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Two questions pertaining to...

The Jewish culture and people..

1.) Why do they break glass at weddings?
2.) If you are Jewish or know someone who is the word Jew offensive in your community or household?

I was just curious.

Answer Question

Asked by gabrielle_x at 9:36 AM on Sep. 1, 2009 in Religion & Beliefs

Level 13 (957 Credits)
Answers (10)
  • Very good questions. Hope you get the answers soon. I've always wondered about the glass breaking myself. Be interesting to hear the customs behind it.

    Answer by stvmen88 at 9:41 AM on Sep. 1, 2009

  • The breaking of the glass. At the conclusion of the ceremony, the groom (and in some modern ceremonies, the bride as well) smashes a glass with his foot. (In Israeli weddings, the glass is broken after the ketubah reading) The meaning of this act is disputed. One interpretation is that the marriage will last as long as the glass is broken-- forever. Another interpretation is that people need to remember those who are suffering even in their greatest moments of joy, and to remember the destruction of the second temple. After the breaking of the glass, the guests yell, "Mazel Tov!" which means good luck.


    Answer by 2autisticsmom at 10:27 AM on Sep. 1, 2009

  • •Temple: Breaking of the Jewish wedding glass is a reminder of the destruction of the Temples in Jerusalem.

    •Superstitious: A loud noise is thought to drive away evil spirits.

    •Sadness/Joy: A reminder that even in times of great joy that there is sadness. That life will bring sadness as well as joy.

    •Hymen: A breaking of the glass represents symbolically the breaking of the hymen, and the consummation of the marriage.

    •Fragile: The glass symbolizes the love and relationship of the couple and is fragile, so it must be cared for and not broken.

    •Broken World: A reminder that although the couple came together as a single union, the world as a whole is broken and needs mending. Marriage is Forever: A broken Jewish wedding glass is forever changed, likewise, the couple are forever changed by the marriage and take on a new form.

    Answer by 2autisticsmom at 10:29 AM on Sep. 1, 2009

  • Be Fruitful: A hope that your happiness will be as plentiful as the shards of glass…or that your children will be as plentiful as the shards of glass. Choose the interpretation of the breaking glass Jewish wedding tradition that resonates with you and it will make that part of your ceremony more meaningful.

    And no my friend was not offended by the word Jew either in the house or in her community.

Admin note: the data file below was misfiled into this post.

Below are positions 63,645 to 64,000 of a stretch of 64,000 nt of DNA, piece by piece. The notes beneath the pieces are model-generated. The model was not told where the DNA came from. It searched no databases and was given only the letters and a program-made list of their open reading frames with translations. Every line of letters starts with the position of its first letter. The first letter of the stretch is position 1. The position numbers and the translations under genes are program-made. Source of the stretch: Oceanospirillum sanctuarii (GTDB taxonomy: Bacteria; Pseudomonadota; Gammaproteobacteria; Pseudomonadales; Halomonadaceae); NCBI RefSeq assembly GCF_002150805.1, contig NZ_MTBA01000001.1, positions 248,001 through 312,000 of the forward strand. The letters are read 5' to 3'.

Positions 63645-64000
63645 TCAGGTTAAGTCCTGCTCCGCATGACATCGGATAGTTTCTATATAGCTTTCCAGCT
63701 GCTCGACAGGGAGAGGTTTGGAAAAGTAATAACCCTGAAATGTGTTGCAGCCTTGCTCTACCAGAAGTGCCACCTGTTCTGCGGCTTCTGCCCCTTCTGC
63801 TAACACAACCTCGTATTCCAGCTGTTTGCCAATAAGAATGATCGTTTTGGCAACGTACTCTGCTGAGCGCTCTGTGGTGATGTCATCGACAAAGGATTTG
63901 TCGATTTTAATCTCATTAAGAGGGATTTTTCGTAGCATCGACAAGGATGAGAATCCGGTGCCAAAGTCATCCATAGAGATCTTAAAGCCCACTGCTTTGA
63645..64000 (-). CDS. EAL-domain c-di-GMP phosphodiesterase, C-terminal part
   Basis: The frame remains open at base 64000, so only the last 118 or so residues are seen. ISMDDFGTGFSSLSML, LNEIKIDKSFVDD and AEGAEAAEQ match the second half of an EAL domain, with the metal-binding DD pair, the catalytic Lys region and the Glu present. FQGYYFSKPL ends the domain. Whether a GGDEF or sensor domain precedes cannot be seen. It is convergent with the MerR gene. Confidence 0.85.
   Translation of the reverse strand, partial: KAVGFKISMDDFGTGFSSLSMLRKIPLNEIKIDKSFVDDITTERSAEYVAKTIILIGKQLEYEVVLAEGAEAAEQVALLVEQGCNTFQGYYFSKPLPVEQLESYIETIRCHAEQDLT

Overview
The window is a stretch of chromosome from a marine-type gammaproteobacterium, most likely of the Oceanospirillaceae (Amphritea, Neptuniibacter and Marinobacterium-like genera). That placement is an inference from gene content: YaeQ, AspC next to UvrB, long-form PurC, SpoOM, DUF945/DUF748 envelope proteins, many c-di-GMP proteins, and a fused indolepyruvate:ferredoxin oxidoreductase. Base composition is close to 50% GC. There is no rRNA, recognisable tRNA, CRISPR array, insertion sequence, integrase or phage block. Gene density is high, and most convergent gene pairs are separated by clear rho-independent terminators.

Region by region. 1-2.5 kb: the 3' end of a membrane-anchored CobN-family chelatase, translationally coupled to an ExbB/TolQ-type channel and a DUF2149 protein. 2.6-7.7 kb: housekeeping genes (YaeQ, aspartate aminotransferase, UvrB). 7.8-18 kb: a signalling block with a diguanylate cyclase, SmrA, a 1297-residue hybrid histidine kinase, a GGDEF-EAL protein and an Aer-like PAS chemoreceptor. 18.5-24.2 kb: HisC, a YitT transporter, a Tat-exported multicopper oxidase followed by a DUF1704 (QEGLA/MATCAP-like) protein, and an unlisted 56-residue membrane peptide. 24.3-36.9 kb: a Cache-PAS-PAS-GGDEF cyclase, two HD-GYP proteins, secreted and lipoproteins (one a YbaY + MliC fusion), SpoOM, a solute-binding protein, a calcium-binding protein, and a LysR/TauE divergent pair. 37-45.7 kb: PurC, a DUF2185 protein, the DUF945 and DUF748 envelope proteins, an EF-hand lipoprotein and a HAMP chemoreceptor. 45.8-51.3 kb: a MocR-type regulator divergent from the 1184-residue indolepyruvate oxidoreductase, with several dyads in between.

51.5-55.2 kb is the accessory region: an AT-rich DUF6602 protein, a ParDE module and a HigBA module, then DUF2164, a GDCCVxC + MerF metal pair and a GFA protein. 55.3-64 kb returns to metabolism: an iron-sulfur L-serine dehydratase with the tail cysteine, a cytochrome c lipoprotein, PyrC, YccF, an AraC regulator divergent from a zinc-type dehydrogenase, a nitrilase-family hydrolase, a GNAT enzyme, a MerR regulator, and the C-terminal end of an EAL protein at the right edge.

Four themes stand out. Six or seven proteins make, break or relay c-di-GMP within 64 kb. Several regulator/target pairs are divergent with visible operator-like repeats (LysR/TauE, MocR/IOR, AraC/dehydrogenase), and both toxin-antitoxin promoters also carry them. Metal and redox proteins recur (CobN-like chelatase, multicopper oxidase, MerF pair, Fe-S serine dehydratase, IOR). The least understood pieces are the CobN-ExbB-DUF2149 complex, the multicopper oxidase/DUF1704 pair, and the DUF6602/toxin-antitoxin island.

Answer by 2autisticsmom at 10:31 AM on Sep. 1, 2009

  • well, I was going to answer but 2autisticsmom really did a great job... I don't have anything to add...

    Answer by SabrinaMBowen at 10:52 AM on Sep. 1, 2009

  • 2.) If you are Jewish or know someone who is the word Jew offensive in your community or household?

    I think that one's always a matter of context. FWIW in my Religion class, the professor always uses the word Jew to describe people and he's the one with the PhD, so if it were always offensive he probably would've noticed by now.

    Answer by NotPanicking at 11:11 AM on Sep. 1, 2009

  • That's beautiful really does make you stop to think of the meaning behind the words or behind the "glass" in this

    I've always been a little confused on the Jewish resentment about the word "Jew" as well. I know not all Jewish people are offended, but why are some of them? To me, Jew is just shorter version of saying Jewish.
    Sorry if I offend's just fascinating to me how different religions interpret the same words to mean different things...
    I've also always been taught that the Jewish are God's chosen, is the term "Jew" said in a negative context?? Just wondering.... : )

    Answer by lighthousemom3 at 11:16 AM on Sep. 1, 2009

  • Ok. Thanks NotPanicking !!

    Answer by lighthousemom3 at 12:14 PM on Sep. 1, 2009

  • Here was an answer I posted in the past to the question about the word Jew being offensive:

    As far as I am aware, it's a matter of grammar, not a matter of offense. Ἰουδαῖός ("ioudaios") in Greek and יהודים ("Yehudim") in Hebrew, in the Bible are translated as simply "Jew" as an appropriate nominative, singular, noun. It's not a shortening of anything; it is a title the singular, nominative term for an individual who follows Judaism. "Jewish" (Yehudi, in Hebrew) is simply the adjective form of the word. It might sound awkward to some who are of religions or titles that serve both as an adjective AND a noun.

    I think today the word "Jew" has been given a negative connotation because people have used it negatively. However, the word itself does not have shameful origins. We see it used as early as the book of Esther as describing someone of the tribe of Juda which was an extremely Holy and honorable name

    Answer by NovemberLove at 1:14 PM on Sep. 1, 2009

  • awesome answers on the glass breaking! :)
    My brother's nickname is Jew. lol ummm really it started out as an insult, or joke, maybe not really being mean. some kids were saying "yooouuu" as "jjjeeewww" and when they said it to bro. he was like, "tell me something i don't know" was funny but they kept on and it never left my bro.
    actually he's in the marines now, and one day one of my friends said, "omg you just got stanleyed" and i was like, "what???" and she explained how her dh is in the marines and he's a jew, and now instead of "jewed" they say "stanleyed" and i was like, OMG that's my BRO!!
    it was great.
    but not offended at all. it's all good fun. *shrug*

    Answer by dayziesnrozes at 2:25 AM on Sep. 24, 2009

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